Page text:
Generations and Power, Defined
Before we get started, it’s important to clarify which generations we’ve included in our research, along with their age and birth year ranges.
|Generation||Age range (years)||Birth year range|
|The Silent Generation||76 and over||1928-1945|
|Gen Alpha||8 and below||2013-present|
Using these age groups as a framework, we then calculated the Cultural Power category using these distinct equally-weighted variables:
With this methodology in mind, here’s how the Cultural Power category shakes out, using insights from the GPI.
Share of Cultural Power by Generation
Overall, we found that Gen X captures the largest share of cultural power, at 36%.
|Generation||Cultural Power Share|
|The Silent Generation||8.8%|
*Note: figures may not add up to 100% due to rounding.
Gen X is particularly dominant in the film and TV industry, along with news media. For instance, over half of America’s largest news corporations have a Gen Xer as their CEO, and roughly 50% of Oscar winners in 2020 were members of Gen X.
Baby Boomers come in second place, capturing a 25% share of cultural power. They show particular dominance in traditional entertainment like books and art. For example, 42% of the authors on the NYT’s best-selling books list were Baby Boomers.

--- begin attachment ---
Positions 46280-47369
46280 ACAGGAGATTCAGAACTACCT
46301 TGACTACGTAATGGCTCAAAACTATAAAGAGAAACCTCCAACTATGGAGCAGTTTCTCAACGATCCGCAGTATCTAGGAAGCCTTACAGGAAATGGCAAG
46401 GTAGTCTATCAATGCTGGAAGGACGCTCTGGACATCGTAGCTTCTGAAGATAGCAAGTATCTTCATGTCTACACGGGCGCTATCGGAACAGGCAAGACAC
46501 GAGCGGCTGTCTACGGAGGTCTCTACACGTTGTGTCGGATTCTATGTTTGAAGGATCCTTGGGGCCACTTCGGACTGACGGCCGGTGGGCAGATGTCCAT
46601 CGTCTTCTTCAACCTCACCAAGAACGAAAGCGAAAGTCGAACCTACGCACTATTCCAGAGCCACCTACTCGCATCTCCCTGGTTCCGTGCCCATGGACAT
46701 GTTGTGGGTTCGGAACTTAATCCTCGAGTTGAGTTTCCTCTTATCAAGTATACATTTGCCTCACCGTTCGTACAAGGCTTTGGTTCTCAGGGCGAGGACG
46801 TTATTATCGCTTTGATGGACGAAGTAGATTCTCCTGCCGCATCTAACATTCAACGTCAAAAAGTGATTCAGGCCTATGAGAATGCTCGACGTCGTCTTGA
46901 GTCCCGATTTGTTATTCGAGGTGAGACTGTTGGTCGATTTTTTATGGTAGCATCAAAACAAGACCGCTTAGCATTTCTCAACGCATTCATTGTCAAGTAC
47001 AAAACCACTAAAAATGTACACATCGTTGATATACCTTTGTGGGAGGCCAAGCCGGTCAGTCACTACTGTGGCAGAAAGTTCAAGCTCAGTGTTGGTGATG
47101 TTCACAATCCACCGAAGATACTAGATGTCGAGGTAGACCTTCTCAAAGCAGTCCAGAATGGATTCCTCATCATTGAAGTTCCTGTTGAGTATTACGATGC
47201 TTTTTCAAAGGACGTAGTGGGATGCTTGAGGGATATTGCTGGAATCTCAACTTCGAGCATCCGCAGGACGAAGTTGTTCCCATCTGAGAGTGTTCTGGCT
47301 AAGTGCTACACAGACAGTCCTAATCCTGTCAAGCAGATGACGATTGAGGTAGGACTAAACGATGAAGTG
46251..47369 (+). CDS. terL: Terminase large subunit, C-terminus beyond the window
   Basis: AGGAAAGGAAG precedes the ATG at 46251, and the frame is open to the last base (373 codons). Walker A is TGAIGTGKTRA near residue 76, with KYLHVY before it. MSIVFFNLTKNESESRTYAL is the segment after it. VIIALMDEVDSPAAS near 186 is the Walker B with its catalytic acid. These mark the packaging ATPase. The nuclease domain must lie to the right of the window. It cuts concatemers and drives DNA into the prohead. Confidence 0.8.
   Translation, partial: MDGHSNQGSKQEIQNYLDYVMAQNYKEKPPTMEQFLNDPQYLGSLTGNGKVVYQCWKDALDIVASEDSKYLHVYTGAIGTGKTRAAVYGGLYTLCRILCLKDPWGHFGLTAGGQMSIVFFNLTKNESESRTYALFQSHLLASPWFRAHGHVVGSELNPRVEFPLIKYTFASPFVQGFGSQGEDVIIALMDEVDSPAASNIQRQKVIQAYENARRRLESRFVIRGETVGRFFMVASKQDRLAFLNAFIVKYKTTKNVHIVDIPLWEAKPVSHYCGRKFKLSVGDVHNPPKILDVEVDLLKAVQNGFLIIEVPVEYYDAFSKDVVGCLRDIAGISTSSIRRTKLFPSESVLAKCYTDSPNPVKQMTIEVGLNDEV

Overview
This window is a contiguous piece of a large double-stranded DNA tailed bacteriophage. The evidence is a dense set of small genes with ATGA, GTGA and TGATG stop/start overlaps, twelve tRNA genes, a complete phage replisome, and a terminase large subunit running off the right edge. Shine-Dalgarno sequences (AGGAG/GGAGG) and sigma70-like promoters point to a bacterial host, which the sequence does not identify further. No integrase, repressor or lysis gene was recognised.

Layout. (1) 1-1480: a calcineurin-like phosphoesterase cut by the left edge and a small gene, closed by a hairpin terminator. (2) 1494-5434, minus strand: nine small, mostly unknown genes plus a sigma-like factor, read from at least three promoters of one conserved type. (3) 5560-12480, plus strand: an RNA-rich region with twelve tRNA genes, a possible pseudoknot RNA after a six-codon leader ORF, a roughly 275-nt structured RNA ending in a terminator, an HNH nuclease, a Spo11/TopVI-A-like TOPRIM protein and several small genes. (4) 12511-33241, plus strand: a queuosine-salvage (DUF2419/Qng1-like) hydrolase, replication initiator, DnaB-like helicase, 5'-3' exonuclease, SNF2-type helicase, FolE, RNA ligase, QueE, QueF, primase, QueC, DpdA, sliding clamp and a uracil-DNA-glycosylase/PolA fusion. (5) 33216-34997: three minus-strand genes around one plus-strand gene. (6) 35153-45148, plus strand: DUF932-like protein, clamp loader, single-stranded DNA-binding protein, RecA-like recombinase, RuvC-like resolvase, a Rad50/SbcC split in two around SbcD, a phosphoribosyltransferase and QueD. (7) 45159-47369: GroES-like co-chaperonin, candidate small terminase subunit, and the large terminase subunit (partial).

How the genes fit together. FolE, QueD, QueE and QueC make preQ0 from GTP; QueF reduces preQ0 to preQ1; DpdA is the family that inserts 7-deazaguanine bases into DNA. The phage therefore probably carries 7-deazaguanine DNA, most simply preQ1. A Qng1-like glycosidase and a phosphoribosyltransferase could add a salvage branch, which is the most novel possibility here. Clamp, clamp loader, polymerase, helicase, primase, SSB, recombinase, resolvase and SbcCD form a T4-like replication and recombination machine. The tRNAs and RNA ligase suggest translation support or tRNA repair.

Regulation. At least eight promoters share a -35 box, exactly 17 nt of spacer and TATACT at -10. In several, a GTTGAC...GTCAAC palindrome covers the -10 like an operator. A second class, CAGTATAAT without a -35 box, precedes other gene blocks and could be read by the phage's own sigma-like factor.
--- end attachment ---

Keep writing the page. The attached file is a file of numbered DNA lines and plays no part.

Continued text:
However, these older generations fall short in one critical category—digital platforms.
The Dominance of Digital
Why is digital so important when it comes to cultural power? Because digital media becoming increasingly more popular than traditional media sources (e.g. TV, radio).
In 2020, Americans spent nearly 8 hours per day consuming digital media, nearly two hours more per day than they spent with traditional media.
This divide is expected to grow even further over the next few years. With younger generations dominating the digital space, Gen X may soon lose its place as the top dog of the culture category.
Celebrity 2.0: The Social Influencer
As audiences flock to online channels, advertisers have followed suit—and they’re willing to spend good money to gain access to their target demographics.
In fact, spend on influencer marketing has steadily increased in the last five years, and it’s expected to reach $13.8 billion by the end of 2021.
This shift to social media advertising is redefining the notion of celebrity, and who reaps the financial benefits of content creation. For instance, six-year-old Vlogger Like Nastya made an estimated $7.7 million per month from her YouTube channel in 2020. And keep in mind, this estimate is purely based on YouTube revenue—it doesn’t even include corporate partnerships and/or merchandise sales.
With all these shifts occurring, culture as we know it is at a crossroads. And as we continue to move towards a digital dominant society, those who hold power in traditional realms will either adapt or pass along the torch.
Download the Generational Power Report (.pdf)
Money2 months ago
Visualized: The Richest Families in America
Misc1 month ago
Visualized: Comparing the Titanic to a Modern Cruise Ship
Misc1 month ago
A Visual Guide to Human Emotion
Misc2 weeks ago
Figures of Speech: 40 Ways to Improve your Writing
Energy4 weeks ago
Visualizing the Power Consumption of Bitcoin Mining
Misc4 weeks ago
These Powerful Maps Show the Extremes of U.S. Population Density
Markets1 month ago
Mapped: The Top 10 Billionaire Cities
Markets1 week ago
Visualizing the Recent Explosion in Lumber Prices